Ed Ricketts was born in Chicago and he spent most of his childhood there. A flavour of what his life was like in Chicago can be gained from a comment he made later in life after having read Studs Lonigan by James T. Farrell. He commented that the author had captured what life was like on the streets of Chicago as Ricketts had known them.
After graduating from high-school Ricketts went to Illinois State Normal University in 1915. After just a year there he left the university and travelled to Texas and New Mexico. In 1917, towards the end of the first world war, he was drafted into the Army Medical Corps to serve at Camp Grant in Illinois. After the war had ended he was discharged from the army and he then attended a wide range of classes at the University of Chicago. Although it was the zooologist Warder Clyde Allee who made the most profound and long-lasting impact on Ricketts, he was not a narrow student and between 1919 and 1922 his classes also included philosophy, English, vertebrate palaeontology and Spanish. At the end of 1922 Ricketts left the University of Chicago without being awarded a degree and by the end of 1923 he had left his home in Chicago to move to the Monterey peninsula in California. Once in Monterey he set up a marine supplies business, Pacific Biological Laboratories, although this business only provided him with a barely adequate income, it provided him with a framework for his intellectual life and scientific studies for the rest of his life.
At the end of 1920, during a break in his university studies, Ricketts made a typically pioneering journey, a long solo walk through the southern states of the USA which he describes in an essay, Vagabonding Through Dixie, that was published in 1925. In this essay Ricketts describes his experiences on the road and mentions the book that had inspired his walk, A Thousand-Mile Walk to the Gulf by John Muir. This book by Muir was published in 1916 but describes a walk that Muir had made in 1867.
Below is the map from Muir's book showing the route he took (I have highlighted the route in light blue). The book can be read online or downloaded HERE.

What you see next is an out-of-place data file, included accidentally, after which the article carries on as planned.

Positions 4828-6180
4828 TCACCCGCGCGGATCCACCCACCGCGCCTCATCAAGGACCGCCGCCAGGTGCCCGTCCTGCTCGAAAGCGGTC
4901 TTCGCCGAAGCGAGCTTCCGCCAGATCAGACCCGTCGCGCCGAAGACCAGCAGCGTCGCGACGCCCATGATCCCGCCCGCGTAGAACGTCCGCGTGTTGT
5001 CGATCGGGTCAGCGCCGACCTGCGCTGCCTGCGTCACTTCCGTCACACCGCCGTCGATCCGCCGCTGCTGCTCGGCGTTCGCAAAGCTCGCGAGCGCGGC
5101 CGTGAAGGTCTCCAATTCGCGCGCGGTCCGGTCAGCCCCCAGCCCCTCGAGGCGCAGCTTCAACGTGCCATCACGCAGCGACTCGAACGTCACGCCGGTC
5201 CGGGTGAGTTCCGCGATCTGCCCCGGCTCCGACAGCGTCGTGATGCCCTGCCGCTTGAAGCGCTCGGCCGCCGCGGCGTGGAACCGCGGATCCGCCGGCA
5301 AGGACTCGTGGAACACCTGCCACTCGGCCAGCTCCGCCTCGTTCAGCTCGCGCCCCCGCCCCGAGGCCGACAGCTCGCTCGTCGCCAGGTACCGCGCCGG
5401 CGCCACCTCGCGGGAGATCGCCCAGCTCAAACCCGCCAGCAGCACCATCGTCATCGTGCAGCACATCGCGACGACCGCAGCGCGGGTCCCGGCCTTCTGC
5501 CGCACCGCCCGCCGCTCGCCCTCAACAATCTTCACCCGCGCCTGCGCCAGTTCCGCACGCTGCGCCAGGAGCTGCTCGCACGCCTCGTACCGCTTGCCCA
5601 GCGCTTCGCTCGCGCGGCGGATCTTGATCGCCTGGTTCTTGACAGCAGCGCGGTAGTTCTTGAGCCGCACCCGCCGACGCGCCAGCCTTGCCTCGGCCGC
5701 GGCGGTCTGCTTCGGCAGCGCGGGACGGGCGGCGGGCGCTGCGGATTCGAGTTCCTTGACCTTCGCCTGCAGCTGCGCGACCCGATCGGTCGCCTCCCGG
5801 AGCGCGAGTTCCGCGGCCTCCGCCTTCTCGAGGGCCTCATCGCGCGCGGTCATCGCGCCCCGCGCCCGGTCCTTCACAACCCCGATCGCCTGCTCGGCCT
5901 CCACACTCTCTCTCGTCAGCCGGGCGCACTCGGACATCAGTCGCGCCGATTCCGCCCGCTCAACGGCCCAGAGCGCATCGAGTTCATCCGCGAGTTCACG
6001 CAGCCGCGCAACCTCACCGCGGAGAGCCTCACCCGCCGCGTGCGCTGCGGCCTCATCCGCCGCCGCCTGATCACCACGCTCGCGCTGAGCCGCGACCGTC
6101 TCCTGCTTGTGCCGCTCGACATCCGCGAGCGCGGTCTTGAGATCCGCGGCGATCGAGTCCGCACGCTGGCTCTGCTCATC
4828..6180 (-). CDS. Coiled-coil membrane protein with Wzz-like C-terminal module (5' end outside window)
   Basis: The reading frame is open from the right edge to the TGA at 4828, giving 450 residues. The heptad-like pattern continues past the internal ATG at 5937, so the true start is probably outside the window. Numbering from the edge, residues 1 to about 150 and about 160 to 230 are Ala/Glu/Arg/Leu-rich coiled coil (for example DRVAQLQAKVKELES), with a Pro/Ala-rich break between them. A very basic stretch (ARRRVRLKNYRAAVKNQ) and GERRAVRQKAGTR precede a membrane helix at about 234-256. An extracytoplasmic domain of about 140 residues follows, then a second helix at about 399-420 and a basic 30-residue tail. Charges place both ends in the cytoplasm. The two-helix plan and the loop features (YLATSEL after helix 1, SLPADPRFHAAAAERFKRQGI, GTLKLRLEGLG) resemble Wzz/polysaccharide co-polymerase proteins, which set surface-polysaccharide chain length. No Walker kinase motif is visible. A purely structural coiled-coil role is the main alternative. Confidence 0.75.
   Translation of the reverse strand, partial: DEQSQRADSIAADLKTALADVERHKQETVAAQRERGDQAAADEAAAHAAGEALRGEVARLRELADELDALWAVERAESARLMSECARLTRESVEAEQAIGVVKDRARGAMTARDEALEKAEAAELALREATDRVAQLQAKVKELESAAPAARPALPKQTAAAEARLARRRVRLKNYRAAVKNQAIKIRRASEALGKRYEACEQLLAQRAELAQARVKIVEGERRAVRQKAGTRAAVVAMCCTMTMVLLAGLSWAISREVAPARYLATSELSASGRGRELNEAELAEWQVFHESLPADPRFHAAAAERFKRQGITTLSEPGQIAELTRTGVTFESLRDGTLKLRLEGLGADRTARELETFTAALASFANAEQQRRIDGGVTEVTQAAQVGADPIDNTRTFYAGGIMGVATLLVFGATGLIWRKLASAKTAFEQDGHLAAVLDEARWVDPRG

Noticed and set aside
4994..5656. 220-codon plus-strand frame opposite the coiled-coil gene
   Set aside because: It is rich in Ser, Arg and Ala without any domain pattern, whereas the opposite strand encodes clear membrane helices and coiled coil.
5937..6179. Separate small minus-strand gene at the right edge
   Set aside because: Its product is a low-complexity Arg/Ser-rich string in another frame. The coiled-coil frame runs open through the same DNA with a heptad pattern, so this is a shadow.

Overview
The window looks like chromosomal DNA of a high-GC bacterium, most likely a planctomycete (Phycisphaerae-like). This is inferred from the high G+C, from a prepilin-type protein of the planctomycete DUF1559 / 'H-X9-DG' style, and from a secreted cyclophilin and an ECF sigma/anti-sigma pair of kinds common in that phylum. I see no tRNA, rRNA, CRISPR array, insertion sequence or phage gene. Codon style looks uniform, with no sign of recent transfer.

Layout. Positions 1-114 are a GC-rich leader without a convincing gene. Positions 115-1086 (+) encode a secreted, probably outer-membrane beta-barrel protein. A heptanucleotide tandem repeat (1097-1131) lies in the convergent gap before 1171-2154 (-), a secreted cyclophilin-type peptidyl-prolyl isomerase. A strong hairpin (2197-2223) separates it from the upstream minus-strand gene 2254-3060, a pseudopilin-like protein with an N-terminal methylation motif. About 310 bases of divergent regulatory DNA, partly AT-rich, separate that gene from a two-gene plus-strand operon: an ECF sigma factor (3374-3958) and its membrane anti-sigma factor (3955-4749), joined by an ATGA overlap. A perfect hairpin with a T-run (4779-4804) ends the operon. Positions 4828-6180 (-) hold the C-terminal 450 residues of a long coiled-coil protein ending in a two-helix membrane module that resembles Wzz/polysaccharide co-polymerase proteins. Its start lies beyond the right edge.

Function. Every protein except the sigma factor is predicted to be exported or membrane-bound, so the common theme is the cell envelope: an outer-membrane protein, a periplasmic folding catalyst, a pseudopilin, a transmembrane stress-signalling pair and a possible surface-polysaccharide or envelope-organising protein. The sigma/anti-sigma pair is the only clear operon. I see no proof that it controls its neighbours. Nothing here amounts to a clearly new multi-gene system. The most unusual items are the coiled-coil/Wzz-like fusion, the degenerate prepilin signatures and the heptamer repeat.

The book was republished in 1998 and is available on Amazon HERE. The following blurb is from the inside cover of the 1998 edition;
In 1867, John Muir, age twenty-eight, was blinded in an industrial accident. He lay in bed for two weeks wondering if he would ever see again. When his sight miraculously returned, Muir resolved to devote all his time to the great passion of his life -- studying plants. He quit his job in an Indiana manufacturing plant, said good-bye to his family, and set out alone to walk to the Gulf of Mexico, sketching tropical plants along the way. He kept a journal of this thousand-mile walk and near the end of his life, now famous as a conservation warrior and literary celebrity, sent a typescript of it to his publisher. The result is a wonderful portrait of a young man in search of himself and a particularly vivid portrait of the post-war American South. Here is the young Muir talking with freed slaves and former Confederate soldiers, pondering the uses of electricity, exploring Mammoth Cave, sleeping in a Savannah cemetery, delirious with malarial fever in the home of strangers at Cedar Key, traveling to Havana, Cuba, and sailing to San Francisco Bay. Once in California, Muir promptly set out for Yosemite Valley -- 200 miles away. There Muir found his destiny -- and a mountain range to test his apparently inexhaustible capacity for walking.
Steinbeck, J. (1961). About Ed Ricketts.
Ricketts, E.F. (1925). Vagabonding Through Dixie. Travel. Vol. 45 (2). HERE
Muir, J. (1915). A Thousand-Mile Walk to the Gulf .